Foot: How to calculate the prospecting effort?

Prominences on the bottom and inside parts of the foot are at especially high risk of causing ulcers. Removal of bony prominences (exostectomy). The simplest way to prevent a bony prominence from causing an ulcer is to remove that piece of bone. Casting may be used after debridement to keep pressure off of the ulcer as it heals. Bone graft material may also be used to help bones heal if any of these operations are performed. Unstable fractures and dislocations also require surgery to heal. Charcot deformity correction. When fractures and dislocations are unstable and/or the bones are significantly out of place, plates, screws, and/or rods may be required to correct the deformities and get the bones to heal in an appropriate position. Debridement of ulcers. Ulcers may require surgical help to get them to heal. Therefore, operations to fix them generally require more hardware (plates and screws) than would be needed in patients without diabetes. For those conditions that require surgery a detailed understanding of anatomy is critical to ensure that the procedure is performed efficiently and without injuring any important structures.

For acute fractures without major joint dislocations, simply repairing the broken bones (open reduction and internal fixation) may be sufficient. When the above goals of Charcot treatment cannot be achieved by casting and custom footwear alone, surgery may be the best option. Joint fusions are powerful operations for correcting deformity and improving stability and are therefore a mainstay of Charcot treatment. For significant deformities, particularly of the heel or ankle, a large rod may need to be inserted in the ankle to maintain stability. Though not caused directly by an injury, the calf muscle or Achilles tendon may be tight. Keep blood sugar under control (complication rates are directly related to the patient's hemoglobin A1C level). Amputation. In severe cases of Charcot arthropathy, such as those complicated by severe deformity, deep bone infection, or loss of blood supply to the foot, it may not be possible to save part or all of the foot. The following are just some of the surgical options for the various problems that Charcot may present. For instance, Charcot patients with an ulcer have a 50% chance of ending up with an amputaiton, so if surgery is necessary to correct deformities and prevent ulcers, it is often worth the risk.

Debridement simply means cleaning the ulcer and removing any dead skin that is unlikely to heal. Deformities can lead to prominent bones under the skin, and the pressure on the skin caused by those bones can lead to ulcers. This tightness can create pressure points on the sole, specifically toward the forehead, or ball, of the foot, that may lead to ulcers. In these situations, the doctor may recommend amputation above the level of the disease, followed by fitting of a prosthetic device to help the patient remain mobile. Because of the underlying diabetes and the significant deformities that are often present, surgery in a Charcot foot carries a higher risk of wound complications, infections, and amputation compared to routine foot and ankle fracture surgery. Although the risk of a complication from surgery is high, the risk of poor outcomes from untreated Charcot foot is often even higher. This patient developed an infection of the bone 9 months after an ankle joint fusion to reconstruct a Charcot deformity. After attempts to cure the infection were unsuccessful, it was necessary to amputate his foot and ankle. Because of the wide range of problems and deformities being treated, specific success or complication rates vary.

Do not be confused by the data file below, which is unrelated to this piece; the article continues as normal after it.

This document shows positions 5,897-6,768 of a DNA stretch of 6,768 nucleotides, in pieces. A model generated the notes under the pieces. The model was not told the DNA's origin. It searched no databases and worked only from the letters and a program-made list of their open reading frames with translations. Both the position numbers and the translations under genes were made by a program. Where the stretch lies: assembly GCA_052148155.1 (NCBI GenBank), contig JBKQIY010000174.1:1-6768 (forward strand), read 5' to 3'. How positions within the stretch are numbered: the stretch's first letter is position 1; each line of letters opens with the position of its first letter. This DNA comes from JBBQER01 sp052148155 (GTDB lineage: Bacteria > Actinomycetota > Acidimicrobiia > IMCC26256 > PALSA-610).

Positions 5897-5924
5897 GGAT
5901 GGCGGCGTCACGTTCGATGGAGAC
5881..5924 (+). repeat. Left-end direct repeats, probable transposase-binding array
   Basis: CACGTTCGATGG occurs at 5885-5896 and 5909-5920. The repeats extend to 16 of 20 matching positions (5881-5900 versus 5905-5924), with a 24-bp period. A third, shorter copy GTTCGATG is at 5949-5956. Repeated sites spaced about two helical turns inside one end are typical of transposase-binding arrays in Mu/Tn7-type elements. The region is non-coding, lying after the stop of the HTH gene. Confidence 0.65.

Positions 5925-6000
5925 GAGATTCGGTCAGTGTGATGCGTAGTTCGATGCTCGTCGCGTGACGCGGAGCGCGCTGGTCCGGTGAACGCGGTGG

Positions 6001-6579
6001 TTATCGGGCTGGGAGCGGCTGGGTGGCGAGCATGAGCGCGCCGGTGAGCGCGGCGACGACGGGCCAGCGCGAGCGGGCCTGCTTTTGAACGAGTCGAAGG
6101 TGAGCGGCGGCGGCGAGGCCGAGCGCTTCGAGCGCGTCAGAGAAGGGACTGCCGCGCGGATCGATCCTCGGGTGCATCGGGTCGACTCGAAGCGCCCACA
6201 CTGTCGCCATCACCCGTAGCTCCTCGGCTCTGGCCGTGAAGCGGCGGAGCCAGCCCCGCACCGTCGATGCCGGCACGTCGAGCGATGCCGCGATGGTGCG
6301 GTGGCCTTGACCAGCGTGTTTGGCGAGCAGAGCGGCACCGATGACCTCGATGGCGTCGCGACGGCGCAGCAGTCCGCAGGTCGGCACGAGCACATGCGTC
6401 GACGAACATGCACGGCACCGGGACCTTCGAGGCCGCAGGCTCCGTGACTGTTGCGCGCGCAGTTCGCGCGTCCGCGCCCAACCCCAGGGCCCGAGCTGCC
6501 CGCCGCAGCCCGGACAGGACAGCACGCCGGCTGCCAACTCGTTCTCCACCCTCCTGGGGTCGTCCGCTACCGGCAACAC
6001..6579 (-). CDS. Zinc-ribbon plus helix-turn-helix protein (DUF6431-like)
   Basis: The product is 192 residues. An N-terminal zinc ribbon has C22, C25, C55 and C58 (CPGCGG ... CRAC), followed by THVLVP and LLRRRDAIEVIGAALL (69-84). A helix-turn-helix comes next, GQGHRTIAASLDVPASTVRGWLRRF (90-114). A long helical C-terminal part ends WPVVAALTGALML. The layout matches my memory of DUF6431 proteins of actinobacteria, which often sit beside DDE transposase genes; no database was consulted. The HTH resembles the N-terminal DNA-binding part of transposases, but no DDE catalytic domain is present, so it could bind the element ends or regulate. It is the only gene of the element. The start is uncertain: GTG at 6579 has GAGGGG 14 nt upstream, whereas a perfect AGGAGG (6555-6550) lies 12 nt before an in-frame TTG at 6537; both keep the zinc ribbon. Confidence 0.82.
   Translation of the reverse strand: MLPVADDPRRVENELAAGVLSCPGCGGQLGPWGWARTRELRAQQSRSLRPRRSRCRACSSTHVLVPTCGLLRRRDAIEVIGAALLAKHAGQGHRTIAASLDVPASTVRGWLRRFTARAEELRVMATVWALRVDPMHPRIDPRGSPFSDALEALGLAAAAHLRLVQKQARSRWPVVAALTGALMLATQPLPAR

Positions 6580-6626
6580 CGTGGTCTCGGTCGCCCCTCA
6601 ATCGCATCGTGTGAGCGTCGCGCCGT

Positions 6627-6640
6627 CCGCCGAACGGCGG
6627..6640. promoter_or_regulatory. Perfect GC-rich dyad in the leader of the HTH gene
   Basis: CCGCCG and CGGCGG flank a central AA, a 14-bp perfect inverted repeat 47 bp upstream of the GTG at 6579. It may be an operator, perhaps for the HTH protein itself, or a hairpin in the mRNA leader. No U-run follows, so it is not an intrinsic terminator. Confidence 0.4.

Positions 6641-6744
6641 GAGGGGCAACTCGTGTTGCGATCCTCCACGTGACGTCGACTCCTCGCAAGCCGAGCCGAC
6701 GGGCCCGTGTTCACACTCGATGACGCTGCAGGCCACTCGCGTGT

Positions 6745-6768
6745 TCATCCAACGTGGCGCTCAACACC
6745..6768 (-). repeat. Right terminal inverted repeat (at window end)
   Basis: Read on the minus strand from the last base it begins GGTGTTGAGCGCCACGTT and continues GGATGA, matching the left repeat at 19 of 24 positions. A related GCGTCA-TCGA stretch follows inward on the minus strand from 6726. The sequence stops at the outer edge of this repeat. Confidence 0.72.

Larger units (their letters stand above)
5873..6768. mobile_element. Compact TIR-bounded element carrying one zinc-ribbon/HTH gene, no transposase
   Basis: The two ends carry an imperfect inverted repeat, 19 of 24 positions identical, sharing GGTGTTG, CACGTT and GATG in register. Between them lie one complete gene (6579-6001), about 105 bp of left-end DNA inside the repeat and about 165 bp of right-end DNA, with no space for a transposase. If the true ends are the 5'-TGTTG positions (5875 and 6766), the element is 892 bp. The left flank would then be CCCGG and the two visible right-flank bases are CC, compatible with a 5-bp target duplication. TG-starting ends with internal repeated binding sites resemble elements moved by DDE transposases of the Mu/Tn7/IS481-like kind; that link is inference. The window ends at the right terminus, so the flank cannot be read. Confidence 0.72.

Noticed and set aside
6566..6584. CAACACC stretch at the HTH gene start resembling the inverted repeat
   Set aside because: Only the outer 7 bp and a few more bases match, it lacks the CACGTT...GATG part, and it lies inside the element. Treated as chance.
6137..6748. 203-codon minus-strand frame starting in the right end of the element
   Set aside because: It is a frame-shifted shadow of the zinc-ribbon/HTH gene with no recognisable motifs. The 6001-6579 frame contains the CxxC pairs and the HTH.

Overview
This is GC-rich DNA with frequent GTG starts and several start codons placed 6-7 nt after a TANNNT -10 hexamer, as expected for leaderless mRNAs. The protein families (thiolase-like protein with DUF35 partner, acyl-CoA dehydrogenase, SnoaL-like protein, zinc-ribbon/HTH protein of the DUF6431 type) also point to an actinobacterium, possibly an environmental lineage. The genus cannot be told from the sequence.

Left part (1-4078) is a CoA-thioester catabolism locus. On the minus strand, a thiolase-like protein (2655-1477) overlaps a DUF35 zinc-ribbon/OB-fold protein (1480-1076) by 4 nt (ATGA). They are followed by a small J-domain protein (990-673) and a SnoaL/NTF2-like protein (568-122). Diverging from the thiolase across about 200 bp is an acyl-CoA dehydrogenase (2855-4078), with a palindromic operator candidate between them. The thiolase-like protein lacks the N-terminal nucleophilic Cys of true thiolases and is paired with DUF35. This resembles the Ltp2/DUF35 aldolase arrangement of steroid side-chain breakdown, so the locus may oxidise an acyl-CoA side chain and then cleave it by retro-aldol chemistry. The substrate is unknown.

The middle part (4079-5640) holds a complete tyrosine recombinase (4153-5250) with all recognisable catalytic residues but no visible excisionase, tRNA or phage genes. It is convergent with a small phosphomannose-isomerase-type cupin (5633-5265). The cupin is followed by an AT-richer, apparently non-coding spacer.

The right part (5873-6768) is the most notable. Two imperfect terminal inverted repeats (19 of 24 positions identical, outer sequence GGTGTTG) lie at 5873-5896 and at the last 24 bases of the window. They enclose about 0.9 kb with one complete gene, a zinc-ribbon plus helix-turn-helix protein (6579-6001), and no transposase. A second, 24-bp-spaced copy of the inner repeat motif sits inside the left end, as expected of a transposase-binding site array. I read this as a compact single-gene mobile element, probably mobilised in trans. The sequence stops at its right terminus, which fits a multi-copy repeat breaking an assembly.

If surgery is done before the development of an ulcer, success rates are actually quite good (typically greater than 80%). The presence of an ulcer, however, makes surgery significantly more challenging, mostly because of the increased risk of infection. Anatomical structures (tendons, bones, joints, etc) tend to hurt exactly where they are injured or inflamed. Due to poor bone quality, fractures that occur in diabetics are typically more complex. A complex realignment and fusion was performed to prevent the patient from developing a prominence and ulceration. Each day, the baby's foot must be stretched and manipulated, then tapped to maintain the range of motion gained by the manipulation. This method requires approximately three visits to the physical therapist each week. The risks and benefits of surgery should be carefully weighed in each case. Most structures in the foot are fairly superficial and can be easily palpated. After 3 months, most babies have significant improvement in foot position, and visits to the physical therapist are required less often. A solid understanding of anatomy is essential to effectively diagnose and treat patients with foot and ankle problems. Anatomy is a road map. Therefore a basic understanding of surface anatomy allows the clinician to quickly establish the diagnosis or at least narrow the differential diagnosis.

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